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Dan Adamo, Sunday, 6-7-15 June 6, 2015

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Dan Adamo, Sunday, 6-7-15

http://archived.thespaceshow.com/shows/2488-BWB-2015-06-07.mp3

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Guest:  Dan Adamo.  Topics: Mars human spaceflight, robotic exploration, space policy, heavy lift economics, and much more.  Please direct all comments and questions regarding Space Show programs/guest(s) to the Space Show blog, https://thespaceshow.wordpress.com.  Comments and questions should be relevant to the specific Space Show program. Written Transcripts of Space Show programs are a violation of our copyright and are not permitted without prior written consent, even if for your own use. We do not permit the commercial use of Space Show programs or any part thereof, nor do we permit editing, YouTube clips, or clips placed on other private channels & websites. Space Show programs can be quoted, but the quote must be cited or referenced using the proper citation format. Contact The Space Show for further information. In addition, please remember that your Amazon purchases can help support The Space Show/OGLF. See www.onegiantleapfoundation.org/amazon.htm.  For those listening to archives using live365.com and rating the programs, please email me as to why you assign a specific rating to the show. This will help me bring better programming to the audience.

We welcomed back Dan Adamo to the show for this 2 hour 36 minute comprehensive discussion regarding HSF to Mars, the Second Mars Affordability and Sustainability Workshop report and much more.  During the first segment of our program, Dan started out by telling us the process used to engage him reviewing said report and writing his critique of it which is on The Space Show blog (https://thespaceshow.wordpress.com). Topics discussed in this segment included the use of Low Latency Telepresence (LLT) as compared to High Latency Telepresence (HLT), the absence of human factors and aerospace medical personnel in attendance and said issues missing from the workshop report.  Dan said the key missing information included radiation as well as microgravity concerns.  Dan then questioned the existence of a compelling rational for humans going to Mars.  This became a recurring discussion topic throughout today’s program.  Space settlement came up & so did a possible space race with China.  The subject of a rescue mission came up but there was a detailed rescue mission discussion near the end of the program in the second segment.  Dan was asked about the minimum crew size to operate an LLT program from Deimos or in orbit around Mars.  Several emails were sent in including one by Dr. Jurist addressing high acceleration upon return from Mars.  Dan then suggested the stepping stone approach, starting with cis-lunar space.  Doug sent in questions about heavy lift versus using already large commercial rockets.  Dan and Doug discussed this, then later in the second segment, Doug asked more questions on this topic.  For now they talked about going to Deimos with a Falcon Heavy.  Dan pointed out the need for many more launches and rendezvous missions as compared to one or two SLS type rocket launch.  He questioned if we can’t afford SLS launches, how do we afford even more launches and rendezvous missions.  Marshal emailed us wanting to know about the possibility of lava tube plans .  BJohn asked this guest about a possible Mars cycler & then we moved to the second segment.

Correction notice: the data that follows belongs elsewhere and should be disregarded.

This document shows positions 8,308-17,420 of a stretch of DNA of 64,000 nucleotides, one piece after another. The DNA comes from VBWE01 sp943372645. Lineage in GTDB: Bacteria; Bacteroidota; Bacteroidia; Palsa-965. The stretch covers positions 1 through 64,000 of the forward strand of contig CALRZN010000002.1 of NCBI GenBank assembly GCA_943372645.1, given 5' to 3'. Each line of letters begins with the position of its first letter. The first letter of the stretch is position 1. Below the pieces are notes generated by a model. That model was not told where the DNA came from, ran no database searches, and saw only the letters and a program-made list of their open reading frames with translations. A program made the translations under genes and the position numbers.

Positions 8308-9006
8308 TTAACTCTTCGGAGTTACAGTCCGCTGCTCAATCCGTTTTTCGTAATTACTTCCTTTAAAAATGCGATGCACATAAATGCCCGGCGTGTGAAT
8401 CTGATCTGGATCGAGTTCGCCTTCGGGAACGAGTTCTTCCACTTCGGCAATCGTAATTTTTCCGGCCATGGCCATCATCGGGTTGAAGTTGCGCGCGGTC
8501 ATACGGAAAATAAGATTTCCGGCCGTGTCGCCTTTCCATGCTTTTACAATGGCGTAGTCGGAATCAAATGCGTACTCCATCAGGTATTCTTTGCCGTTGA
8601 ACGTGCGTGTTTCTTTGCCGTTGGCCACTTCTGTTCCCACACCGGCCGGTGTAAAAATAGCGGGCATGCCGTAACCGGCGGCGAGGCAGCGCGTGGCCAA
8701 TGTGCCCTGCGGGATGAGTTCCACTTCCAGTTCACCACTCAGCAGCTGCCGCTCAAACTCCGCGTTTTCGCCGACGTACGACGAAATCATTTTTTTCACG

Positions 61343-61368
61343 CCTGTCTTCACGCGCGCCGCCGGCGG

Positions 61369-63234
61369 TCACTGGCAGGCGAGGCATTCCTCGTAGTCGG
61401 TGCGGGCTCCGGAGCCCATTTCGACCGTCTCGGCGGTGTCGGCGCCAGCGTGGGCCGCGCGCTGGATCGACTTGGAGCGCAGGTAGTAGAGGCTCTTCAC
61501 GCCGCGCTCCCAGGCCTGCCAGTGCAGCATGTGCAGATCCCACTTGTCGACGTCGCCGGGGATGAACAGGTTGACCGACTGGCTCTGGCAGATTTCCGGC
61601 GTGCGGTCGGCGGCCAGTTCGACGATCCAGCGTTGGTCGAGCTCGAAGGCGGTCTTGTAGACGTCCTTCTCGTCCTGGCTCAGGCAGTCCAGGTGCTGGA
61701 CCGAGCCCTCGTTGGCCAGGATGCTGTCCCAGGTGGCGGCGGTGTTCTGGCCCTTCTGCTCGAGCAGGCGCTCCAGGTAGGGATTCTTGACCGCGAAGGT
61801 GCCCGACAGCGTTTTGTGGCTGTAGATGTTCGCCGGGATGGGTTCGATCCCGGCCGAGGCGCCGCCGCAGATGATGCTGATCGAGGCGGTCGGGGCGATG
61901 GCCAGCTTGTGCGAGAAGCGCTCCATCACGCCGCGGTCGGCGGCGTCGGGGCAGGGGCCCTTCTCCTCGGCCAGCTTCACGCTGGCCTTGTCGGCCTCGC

In the second segment, I asked Dan what he thought the impact on space policy might be vis a vis the workshop being discussed on this program.  Don’t miss his reply.  Doug asked a question inquiring if for the same cost it would take to send humans to either Deimos or to the Martian surface, one could send many high-latency rovers to multiple locations far from each other to give the rovers many chances to discover evidence for life in different types of places?  This brought us several exchanges comparing LLT with HLT, heavy lift versus smaller rockets and more.  Doug and Dan has several exchanges during this segment, especially when the topic of rescue missions came up.  Ted in Boston asked about the rational for going to Mars, referenced the recent program with Dr. Zubrin, and the payoff or benefits for a human Mars mission.  Dan had much to say about this so don’t miss it.  John from Ft. Worth called to say we were not yet technically ready for Mars and we should use the stepping stone method and focus in cis-lunar development and exploration.  As an example, Dan & John talked about the need to know the actual gravity RX for humans. Dan said we should have a short arm centrifuge on the ISS helping to figure this out but that there was no policy to do that.  We turned to the topic of rescue and I told listeners what I found out about who pays for rescues when I did some quick and dirty research on this a few weeks ago.  The issue of rescue and how it might happen on a Mars mission or even in cis-lunar space came up with many listener emails including several by Doug putting forth various rescue scenarios.  For the most part, since we have no launch on demand, no rockets, pads or hardware sitting around ready to be used at a moments notice and we have to contend with launch windows, it does not seem feasible that a Mars rescue mission could be implemented, possibly not even a lunar rescue mission.  Doug suggested a scenario where multiple ships left for Mars at the same time and then if one got in trouble, the others could rescue the problem ship.  Dan talked about the physics and mass of what would be needed to do that. You decide if it might be feasible for such a rescue scenario to be implemented. Let us know your thoughts on the blog.  If the rescue party is already on Mars, rescue will be unlikely given the state of the art today.  Michael Listner suggested the absence of a realistic rescue plan may hinder the issuing of a launch license.  In his closing comments, Dan focused on the workshop critique saying that the sponsors would have been better served if participation had been opened up and had including human factors and aerospace medicine professionals.